Renal System - Abnormalities
|Embryology - 4 Oct 2015 Translate|
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- 1 Introduction
- 2 Some Recent Findings
- 3 Australian Statistics
- 4 International Classification of Diseases
- 5 Obstructive Renal Pelvis Defect
- 6 Renal Agenesis or Dysgenesis
- 7 Renal Fusion
- 8 Renal-Adrenal Fusion
- 9 Triad Syndrome
- 10 Polycystic Kidney Disease
- 11 Nephroblastoma (Wilms' Tumor)
- 12 Urorectal Septum Malformation
- 13 Renal Vascular Anomalies
- 14 Bladder Exstrophy
- 15 Bladder
- 16 References
- 17 Terms
- 18 Glossary Links
There are many different forms of renal development abnormalities associated with kidney, ureters, bladder and urethra. There are many genetic disorders associated with failure or abnormal renal development.
Prenatal diagnosis of obstructive and renal agenesis/dysgenesis disorders are also important for early reproductive decisions by the parents. For example, with bilateral renal agenesis, failure of both kidneys to development, is not compatible with fetal/neonatal survival.
Because of their close developmental association, often described as the urogenital system, there can be an associated genital abnormalities.
There are also a range of branchiootorenal spectrum disorders (branchiootorenal syndrome and branchiootic syndrome) where both renal and auditory development are affected (for review see ).
- Renal Links: Introduction | Lecture - Renal Development | Urinary Bladder | Stage 13 | Stage 22 | Fetal | Renal Movies | Stage 22 Movie | Histology | Abnormalities | Category:Renal
|1907 Urogenital images | 1921 Urogenital Development | 1917 Urogenital System | 1926 Embryo 22 Somites|
Some Recent Findings
|More recent papers|
References listed on the rest of the content page and the associated discussion page (listed under the publication year sub-headings) do include some editorial selection based upon both relevance and availability.
S Williams-Phillips Tricuspid Atresia 18 years Post Glenn: Is Fontan Necessary in All Cases? West Indian Med J: 2015, 64(3); PubMed 26426189
Noriko Miyake, Hiroyasu Tsukaguchi, Eriko Koshimizu, Akemi Shono, Satoko Matsunaga, Masaaki Shiina, Yasuhiro Mimura, Shintaro Imamura, Tomonori Hirose, Koji Okudela, Kandai Nozu, Yuko Akioka, Motoshi Hattori, Norishige Yoshikawa, Akiko Kitamura, Hae Il Cheong, Shoji Kagami, Michiaki Yamashita, Atsushi Fujita, Satoko Miyatake, Yoshinori Tsurusaki, Mitsuko Nakashima, Hirotomo Saitsu, Kenichi Ohashi, Naoko Imamoto, Akihide Ryo, Kazuhiro Ogata, Kazumoto Iijima, Naomichi Matsumoto Biallelic Mutations in Nuclear Pore Complex Subunit NUP107 Cause Early-Childhood-Onset Steroid-Resistant Nephrotic Syndrome. Am. J. Hum. Genet.: 2015; PubMed 26411495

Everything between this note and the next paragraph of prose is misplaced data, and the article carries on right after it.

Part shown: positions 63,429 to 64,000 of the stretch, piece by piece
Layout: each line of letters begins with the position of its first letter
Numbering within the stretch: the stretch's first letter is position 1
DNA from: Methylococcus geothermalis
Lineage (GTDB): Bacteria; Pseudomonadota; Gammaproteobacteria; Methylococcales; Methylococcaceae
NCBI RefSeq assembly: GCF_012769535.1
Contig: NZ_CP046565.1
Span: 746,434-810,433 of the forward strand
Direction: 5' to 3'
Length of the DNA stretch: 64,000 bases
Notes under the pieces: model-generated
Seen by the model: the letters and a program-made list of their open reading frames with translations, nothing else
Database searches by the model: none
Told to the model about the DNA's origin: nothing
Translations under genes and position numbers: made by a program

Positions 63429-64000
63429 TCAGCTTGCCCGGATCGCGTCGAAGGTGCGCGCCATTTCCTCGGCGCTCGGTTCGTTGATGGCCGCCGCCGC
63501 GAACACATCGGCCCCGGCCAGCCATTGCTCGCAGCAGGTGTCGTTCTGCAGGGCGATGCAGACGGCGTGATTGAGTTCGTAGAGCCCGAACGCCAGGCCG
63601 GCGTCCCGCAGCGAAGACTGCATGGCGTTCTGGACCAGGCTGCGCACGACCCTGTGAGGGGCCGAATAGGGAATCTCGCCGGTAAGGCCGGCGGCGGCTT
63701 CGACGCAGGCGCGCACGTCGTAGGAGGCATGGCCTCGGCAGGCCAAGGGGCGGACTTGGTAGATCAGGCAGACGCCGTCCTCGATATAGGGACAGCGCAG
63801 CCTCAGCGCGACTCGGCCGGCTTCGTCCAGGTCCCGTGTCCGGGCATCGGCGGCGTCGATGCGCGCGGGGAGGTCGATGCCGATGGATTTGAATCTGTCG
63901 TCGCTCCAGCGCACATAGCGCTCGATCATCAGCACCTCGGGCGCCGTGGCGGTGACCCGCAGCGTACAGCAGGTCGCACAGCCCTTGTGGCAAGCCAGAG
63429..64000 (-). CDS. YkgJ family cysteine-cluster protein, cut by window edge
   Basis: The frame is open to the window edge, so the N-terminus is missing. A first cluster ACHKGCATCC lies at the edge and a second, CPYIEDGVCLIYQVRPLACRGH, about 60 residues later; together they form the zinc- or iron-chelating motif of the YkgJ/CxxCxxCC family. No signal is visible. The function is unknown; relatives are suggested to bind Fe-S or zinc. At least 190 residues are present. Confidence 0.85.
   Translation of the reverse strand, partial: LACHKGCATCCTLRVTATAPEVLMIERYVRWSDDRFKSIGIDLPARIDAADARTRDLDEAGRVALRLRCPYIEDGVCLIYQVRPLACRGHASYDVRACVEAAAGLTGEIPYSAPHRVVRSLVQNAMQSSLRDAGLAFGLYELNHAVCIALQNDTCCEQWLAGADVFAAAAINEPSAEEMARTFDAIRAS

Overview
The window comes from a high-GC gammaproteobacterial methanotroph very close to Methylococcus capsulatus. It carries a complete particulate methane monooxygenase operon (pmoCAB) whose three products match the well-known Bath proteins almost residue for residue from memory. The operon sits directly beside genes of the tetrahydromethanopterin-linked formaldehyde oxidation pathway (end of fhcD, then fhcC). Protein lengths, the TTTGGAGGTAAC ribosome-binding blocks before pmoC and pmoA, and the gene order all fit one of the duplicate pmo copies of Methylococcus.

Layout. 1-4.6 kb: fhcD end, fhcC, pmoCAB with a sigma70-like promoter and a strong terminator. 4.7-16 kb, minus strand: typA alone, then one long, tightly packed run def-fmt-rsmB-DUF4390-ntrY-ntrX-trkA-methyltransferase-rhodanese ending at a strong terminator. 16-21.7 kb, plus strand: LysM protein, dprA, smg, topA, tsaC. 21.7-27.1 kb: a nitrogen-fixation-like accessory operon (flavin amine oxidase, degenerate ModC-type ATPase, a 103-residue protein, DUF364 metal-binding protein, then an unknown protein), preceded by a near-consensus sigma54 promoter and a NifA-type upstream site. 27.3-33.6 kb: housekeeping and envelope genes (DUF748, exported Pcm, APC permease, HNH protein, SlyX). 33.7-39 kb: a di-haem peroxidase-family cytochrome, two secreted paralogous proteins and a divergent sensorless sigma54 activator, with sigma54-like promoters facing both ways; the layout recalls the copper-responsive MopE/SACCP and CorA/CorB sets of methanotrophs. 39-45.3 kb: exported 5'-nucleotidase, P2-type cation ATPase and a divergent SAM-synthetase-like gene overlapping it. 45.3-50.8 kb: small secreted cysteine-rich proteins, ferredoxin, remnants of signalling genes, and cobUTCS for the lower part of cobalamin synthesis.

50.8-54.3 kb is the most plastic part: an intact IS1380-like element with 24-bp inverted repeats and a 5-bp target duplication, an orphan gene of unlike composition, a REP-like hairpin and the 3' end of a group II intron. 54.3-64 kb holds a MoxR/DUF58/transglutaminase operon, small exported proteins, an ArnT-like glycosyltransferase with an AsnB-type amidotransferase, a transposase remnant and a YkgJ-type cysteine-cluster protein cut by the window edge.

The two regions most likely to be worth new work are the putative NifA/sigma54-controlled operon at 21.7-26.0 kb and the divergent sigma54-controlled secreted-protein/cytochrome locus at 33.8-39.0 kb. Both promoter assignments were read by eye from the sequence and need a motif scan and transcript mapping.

Stefano Stagi, Anna Virginia Gulino, Elisabetta Lapi, Donato Rigante Epigenetic control of the immune system: a lesson from Kabuki syndrome. Immunol. Res.: 2015; PubMed 26411453
Christopher Babua, Robert Kalyesubula, Emmy Okello, Barbara Kakande, Elias Sebatta, Michael Mungoma, Charles K Mondo Cardiovascular risk factors among patients with chronic kidney disease attending a tertiary hospital in Uganda. Cardiovasc J Afr: 2013, 26(4);177-180 PubMed 26407219
Bilal Battal, Murat Kocaoğlu, Veysel Akgün, Selami İnce, Faysal Gök, Mustafa Taşar Split-bolus MR urography: synchronous visualization of obstructing vessels and collecting system in children. Diagn Interv Radiol: 2015; PubMed 26359874
Statistics - Top Ten
The ten most frequently reported birth defects in Victoria between 2003-2004.
- Obstructive Defects of the Renal Pelvis or Obstructive Genitourinary Defects
- Ventricular Septal Defect
- Congenital Dislocated Hip
- Trisomy 21 or Down syndrome
- Cleft Palate
- Trisomy 18 or Edward Syndrome - multiple abnormalities of the heart, diaphragm, lungs, kidneys, ureters and palate 86% discontinued.
- Renal Agenesis/Dysgenesis - reduction in neonatal death and stillbirth since 1993 may be due to the more severe cases being identified in utero and being represented amongst the increased proportion of terminations (approximately 31%).
- Cleft Lip and Palate - occur with another defect in 33.7% of cases.
International Classification of Diseases
The International Classification of Diseases (ICD) World Health Organization's classification used worldwide as the standard diagnostic tool for epidemiology, health management and clinical purposes. This is not a full listing of the renal abnormality classifications, only the major sub-headings that relate to development, use the Q60-Q64 links to see additional sub-sub-headings. Close association with the genital system abnormalities (Q50-Q56) means that the two can be related. Pre-existing maternal conditions (O10-O16) such as oedema, proteinuria and hypertensive disorders in pregnancy, can also impact upon development.
Congenital malformations of the urinary system (Q60-Q64)
- Links: Q60-Q64 Detailed
- Q60 Renal agenesis and other reduction defects of kidney Incl.: atrophy of kidney: congenital infantile congenital absence of kidney
- Q61 Cystic kidney disease Excl.: acquired cyst of kidney (N28.1) Potter's syndrome (60.6)
- Q62 Congenital obstructive defects of renal pelvis and congenital malformations of ureter
- Q63 Other congenital malformations of kidney Excl.: congenital nephrotic syndrome (N04.-)
- Q64 Other congenital malformations of urinary system
Excl.: fetus and newborn affected by: maternal complications of pregnancy (P01.-) maternal endocrine and metabolic disorders (P70-P74) noxious influences transmitted via placenta or breast milk (P04.-)